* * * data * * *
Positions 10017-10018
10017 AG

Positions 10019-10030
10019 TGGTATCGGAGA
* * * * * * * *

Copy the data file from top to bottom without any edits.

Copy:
Positions 10017-10018
10017 AG

Positions 10019-10030
10019 TGGTATCGGAGA